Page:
how to justify embarrassing bible verses – part 1


If a man happens to meet a virgin who is not pledged to be married and rapes her and they are discovered, he shall pay her father fifty shekels of silver. He must marry the young woman, for he has violated her. He can never divorce her as long as he lives. (Deuteronomy 22:28-29)

This verse is one of the worst of many of the truly awful verses in the Bible. This law is a continuation of the man and woman becoming ‘one flesh’ when the penis magically connects in the vagina. Interestingly enough, if a man rapes a betrothed women, he is to be put to death. The unbetrothed virgin is fair game though and can be bought with a hefty fine to cover any embarrassment or inconvenience to the family.

This verse, for anyone outside of the Christian religion, is just yet another piece of nonsense from a very old book written by a random group of men who believed in invisible deities and treated women like property. However, for Christians, this verse needs to be explained. It needs to make sense and be consistent with the existence of a benevolent, eternal being.

Here is one Christian’s desperate attempt to make sense of this verse and explain that the god God was doing the rape victim a favour with an infinitely benevolent and eternally just law. This explanation is so painfully desperate and so desperately painful, I don’t think I can muster a response. It’s annoyingly long too …

First, we look at the spiritual condition of the Israelites under the Mosaic Law: God has not yet revealed to them His Will in Its entirety yet, so He just set down some ground rules. The Israelites were not entirely obedient, and He knew that if He set down the extensive rules that Jesus did in the New Testament (His entire Will), they would complain and might have even been more disobedient. At the same time, the Israelites had their personal culture.

So what happens when a virgin woman gets sexually abused? First and foremost, she has been wronged terribly (“for she has been violated” Deuteronomy 22:29) but she has also lost her virginity. Considering the culture and attitude of the Jews at the time, an unmarried woman who lost her virginity was not desirable for marriage, and their first thought would have been that she had had consensual premarital sex. Arranged marriages were the norm in those times (although there were a few cases where the partners married for love), and families judged people for marriage based on such things like virginity.

Now what was life like for unmarried women? Also taking into account Israel’s culture at the time, women did not work for money, as they mostly worked for their family, and if they did get work they would not be paid well. So when her parents died, the unmarried woman who was considered undesirable by her culture would have nowhere to go and no support. The only thing she could possibly get was to become a prostitute, but then she would be further isolated from her society.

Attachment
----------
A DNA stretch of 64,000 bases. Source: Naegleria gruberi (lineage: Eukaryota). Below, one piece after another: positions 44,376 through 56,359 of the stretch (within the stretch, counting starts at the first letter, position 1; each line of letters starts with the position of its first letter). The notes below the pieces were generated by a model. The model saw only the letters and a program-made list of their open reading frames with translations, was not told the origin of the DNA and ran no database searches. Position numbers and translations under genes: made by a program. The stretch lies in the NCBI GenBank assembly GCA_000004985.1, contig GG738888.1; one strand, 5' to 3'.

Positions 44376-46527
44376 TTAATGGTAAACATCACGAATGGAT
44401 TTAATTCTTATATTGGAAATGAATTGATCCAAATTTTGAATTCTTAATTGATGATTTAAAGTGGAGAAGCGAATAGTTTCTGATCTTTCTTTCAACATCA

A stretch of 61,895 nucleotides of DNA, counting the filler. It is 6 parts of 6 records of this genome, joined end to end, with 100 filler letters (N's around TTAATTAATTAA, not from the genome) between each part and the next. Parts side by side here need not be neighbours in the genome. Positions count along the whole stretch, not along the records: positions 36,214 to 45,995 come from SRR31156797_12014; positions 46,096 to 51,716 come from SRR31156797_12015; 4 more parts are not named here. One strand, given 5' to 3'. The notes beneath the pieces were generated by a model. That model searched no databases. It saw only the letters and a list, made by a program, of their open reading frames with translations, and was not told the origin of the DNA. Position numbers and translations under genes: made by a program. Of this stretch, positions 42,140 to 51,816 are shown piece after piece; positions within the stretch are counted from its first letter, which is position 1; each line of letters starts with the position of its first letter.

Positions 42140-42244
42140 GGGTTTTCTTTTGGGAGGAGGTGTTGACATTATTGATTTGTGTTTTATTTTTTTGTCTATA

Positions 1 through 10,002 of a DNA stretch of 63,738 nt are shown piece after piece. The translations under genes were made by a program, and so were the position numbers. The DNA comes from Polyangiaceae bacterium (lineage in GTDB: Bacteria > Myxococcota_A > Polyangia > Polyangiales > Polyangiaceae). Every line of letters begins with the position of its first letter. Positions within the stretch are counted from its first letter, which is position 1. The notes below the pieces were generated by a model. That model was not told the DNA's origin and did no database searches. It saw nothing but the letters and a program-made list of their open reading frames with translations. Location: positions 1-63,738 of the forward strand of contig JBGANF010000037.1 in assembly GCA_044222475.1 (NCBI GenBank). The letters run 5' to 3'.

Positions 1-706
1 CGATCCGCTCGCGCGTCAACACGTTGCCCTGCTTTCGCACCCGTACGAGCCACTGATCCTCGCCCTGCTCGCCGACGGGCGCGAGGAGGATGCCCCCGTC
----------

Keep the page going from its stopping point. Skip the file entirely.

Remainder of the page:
A man had sex with her against her will, and now God knows he has to pay. An arranged marriage would force the man to provide for the woman (note how the verse says nothing about the man having to consummate their marriage – his wife could ignore him for the rest of their married lives and he would not be allowed to divorce her, as stated in the verse, for he had to pay for what he did by supporting her for the rest of her days, and he could not marry any other woman); he also has to give her and her family fifty shekels of silver. But, was she really forced to marry him?

The answer is no, because in that culture, her father was the one who gave blessing for a man to marry his daughter. And what father would give his daughter over to a rapist? There is no account in the Bible of any woman actually being forced into marriage with her abuser – Jacob didn’t allow his daughter Dinah to marry Shechem and God did not tell him to do so.

A Jewish family in that time would be looking at the situation like this: unless another man fell in love with their daughter and would marry her without her virginity, which was rare, their daughter would have no support when her parents died. If they forced her rapist to support her through marriage (which was what marriage really was at the time – not for love, but for the economic benefits of a couple/family), then the support issue would be solved. But since most fathers (and all GOOD fathers) would not agree to marriage between their daughter and the man who violated her against her will, the man would still have to pay up fifty shekels of silver, which in today’s currency is about a couple of hundred dollars. That was a lot in those days, and I’m sure their daughter would have some significant support from it.

All of this keeping in mind that that was in the Mosaic Law and that rule for when a woman gets raped does not apply to today. The rule was only in place to fit the culture of the time. God was putting His Will into the context of the Israelites’ culture until He revealed to them the full extent of His Will. Today, arranged marriages are most certainly not the norm, and men won’t normally refuse to marry a woman they love because she isn’t a virgin. Also, the payment for a man’s crime against his rape victim today is time in prison. And since the Bible referred to rape as the man violating the woman, it is certainly considered a sin that demands retribution – it is simply that the payment for that sin was different in that time.

Conclusion: rape is a sin, the distressed rape victim has comfort available to them in Jesus Christ and should be comforted by all those around her, and the rapist should be punished for his crime.